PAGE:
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Tuesday, December 3, 2013

The Gift of Myth

One of my favorite definitions of myth is "a story that is true, and may have happened that way." The so-called historical Jesus movement attempted to devalue myth, believing that there was some greater value in things that could be historically verified about Jesus that would somehow tell us more than the unique combination of fact and myth contained in the Bible. The problem is that while we can know a fair amount of general information about the time and culture in which Jesus lived, about all we can definitively verify from secular sources is that he lived and was crucified. The rest is all conjecture, and really even less reliable than myth because of its insistence on the rather dry and incomplete story we get when we apply the sterility of scientific method to the richness of myth. In the end we strip away everything of beauty and end up with stark slivers of speculation. We should be extremely thankful that myth cannot be reduced to post-Enlightenment sensibilities.

I don't know that there has ever been a historical Buddha movement. It seems that Buddhism is much more accepting of its mythology, and that's a huge asset. The mythos tells us that Buddha was born and raised in a palace. He also was born before people were capable of two story construction in a culture where the primary building material was mud, making "palace" a very relative term. No Buddhist seems terribly upset about this and there are no large groups of Buddhists saying that we have to throw Buddhism away because the Buddha's palace doesn't match our idea of what a palace should be. There are no Buddhists questioning the validity of the Buddhist Sutras even when they hear that the whole idea of the Buddha's birth to wealthy and royal parents may be the Buddhist equivalent of Jesus' virgin birth - a literary device used to indicate the person being written about was special and important but not an attempt to convey an historical truth.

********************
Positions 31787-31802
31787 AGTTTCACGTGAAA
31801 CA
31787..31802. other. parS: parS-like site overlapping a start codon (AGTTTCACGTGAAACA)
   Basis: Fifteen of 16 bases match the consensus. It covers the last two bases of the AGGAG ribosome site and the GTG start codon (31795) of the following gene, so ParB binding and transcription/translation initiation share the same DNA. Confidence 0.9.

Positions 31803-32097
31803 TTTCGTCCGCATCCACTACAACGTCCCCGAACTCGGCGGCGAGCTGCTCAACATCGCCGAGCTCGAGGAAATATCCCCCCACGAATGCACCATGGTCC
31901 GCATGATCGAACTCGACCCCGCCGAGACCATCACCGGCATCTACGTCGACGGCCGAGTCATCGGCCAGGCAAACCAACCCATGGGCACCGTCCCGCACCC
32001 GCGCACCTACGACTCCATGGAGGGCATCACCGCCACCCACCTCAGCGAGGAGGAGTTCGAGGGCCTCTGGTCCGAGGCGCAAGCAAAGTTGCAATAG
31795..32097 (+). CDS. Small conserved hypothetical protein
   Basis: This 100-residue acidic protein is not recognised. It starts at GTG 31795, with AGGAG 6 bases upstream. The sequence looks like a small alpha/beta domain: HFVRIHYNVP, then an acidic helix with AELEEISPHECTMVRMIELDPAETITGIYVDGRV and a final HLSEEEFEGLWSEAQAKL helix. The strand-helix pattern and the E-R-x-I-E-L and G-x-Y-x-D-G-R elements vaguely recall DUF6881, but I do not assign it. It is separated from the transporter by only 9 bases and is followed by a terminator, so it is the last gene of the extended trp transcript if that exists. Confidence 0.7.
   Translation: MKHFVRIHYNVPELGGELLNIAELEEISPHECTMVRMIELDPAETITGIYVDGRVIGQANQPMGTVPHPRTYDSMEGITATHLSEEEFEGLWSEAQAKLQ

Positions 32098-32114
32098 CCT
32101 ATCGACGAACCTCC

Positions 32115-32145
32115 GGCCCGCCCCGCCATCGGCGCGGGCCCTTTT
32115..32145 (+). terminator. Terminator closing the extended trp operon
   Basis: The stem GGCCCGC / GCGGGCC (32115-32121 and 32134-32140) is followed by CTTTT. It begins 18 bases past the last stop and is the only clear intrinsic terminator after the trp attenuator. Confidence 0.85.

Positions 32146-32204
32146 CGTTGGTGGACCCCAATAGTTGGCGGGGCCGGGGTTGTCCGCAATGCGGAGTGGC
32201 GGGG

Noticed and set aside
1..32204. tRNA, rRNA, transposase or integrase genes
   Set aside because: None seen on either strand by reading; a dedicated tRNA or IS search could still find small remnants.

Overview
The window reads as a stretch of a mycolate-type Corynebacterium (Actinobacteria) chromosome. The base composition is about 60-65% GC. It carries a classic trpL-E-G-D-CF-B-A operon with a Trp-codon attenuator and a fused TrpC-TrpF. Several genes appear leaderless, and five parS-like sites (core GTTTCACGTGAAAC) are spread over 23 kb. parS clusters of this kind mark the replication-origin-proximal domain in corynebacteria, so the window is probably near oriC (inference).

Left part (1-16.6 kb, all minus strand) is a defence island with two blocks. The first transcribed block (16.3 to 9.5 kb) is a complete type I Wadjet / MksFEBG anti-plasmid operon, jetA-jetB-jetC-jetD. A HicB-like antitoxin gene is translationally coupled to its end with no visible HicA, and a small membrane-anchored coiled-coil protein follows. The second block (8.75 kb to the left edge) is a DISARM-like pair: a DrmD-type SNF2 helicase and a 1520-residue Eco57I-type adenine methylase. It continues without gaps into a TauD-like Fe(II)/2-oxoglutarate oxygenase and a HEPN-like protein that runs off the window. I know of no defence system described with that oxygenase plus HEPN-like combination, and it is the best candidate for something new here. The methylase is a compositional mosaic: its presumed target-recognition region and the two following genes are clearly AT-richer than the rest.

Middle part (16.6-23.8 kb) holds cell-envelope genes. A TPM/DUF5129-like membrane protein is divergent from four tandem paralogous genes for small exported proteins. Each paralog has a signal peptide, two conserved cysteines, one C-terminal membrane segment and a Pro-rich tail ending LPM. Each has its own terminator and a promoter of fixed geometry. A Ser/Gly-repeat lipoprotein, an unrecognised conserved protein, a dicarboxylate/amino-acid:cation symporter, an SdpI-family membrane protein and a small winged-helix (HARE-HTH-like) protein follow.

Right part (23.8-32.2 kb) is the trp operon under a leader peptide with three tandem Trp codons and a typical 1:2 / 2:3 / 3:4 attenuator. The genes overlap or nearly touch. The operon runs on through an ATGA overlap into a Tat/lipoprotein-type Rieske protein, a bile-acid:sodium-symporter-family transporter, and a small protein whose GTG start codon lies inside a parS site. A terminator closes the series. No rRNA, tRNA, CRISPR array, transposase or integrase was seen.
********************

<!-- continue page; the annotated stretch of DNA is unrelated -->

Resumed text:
Why not? I suspect it has a lot to do with the rejection of duality.

We have been packing our household and preparing to move for the last couple of weeks. We are taking the month of December to move. We took an extended period of time to move the last time, too. If you can afford the double rent or house payment it is an idea worth considering, especially if you are over thirty-five. It's much less brutal to have more than a day or two to move everything, and if you are using movers it helps reduce costs because you can move the light stuff yourself and leave the heavy lifting to the professionals. Over the last couple days I have been packing some of my home altar, including many of my statues and spiritual images. I still have quite a few icons to pack. Once of the reasons I love spiritual images is that they take me beyond words to a much richer place. It's not a place that can be measured or easily quantified - it's much richer than that. It's a place of spiritual depth more than of spiritual precision - in fact, to a large extent the idea of spiritual precision may be an oxymoron. To be spiritually precise is most often to miss the point entirely, and if anyone tries to be precise it is biblical literalists and the historical Jesus folk - strange bedfellows, indeed!

Myth takes us to that imprecise place, too. While the rationalists prefer black and white, myth not only provides shades of grey but it also offers hundreds of colors. The beauty of those mythological colors is that we are free to play with them, to change them up and look at the images from a new perspective to see what has been hiding within them. Myth both allows and requires us to surrender our fear that insists on the safety of perfection and so allows us to discover that spiritual truths are found in the imprecise and the imperfect - the last place the rational mind would think to look. "Is it true," and "Is it real," and "Can it be verified," and "Did it really happen," are all questions that myth answers with a resounding "who cares?" The real question in myth is whether or not we can allow ourselves the freedom to crawl inside and take a look around, leaving our cameras and tape measures at the door. If we can allow ourselves that freedom, then and only then will we find the truth - and we will also know we cannot give that truth to anyone else. The best we can do is to invite them to lay down their precision and go inside for a look themselves, for that is where we will see everything!"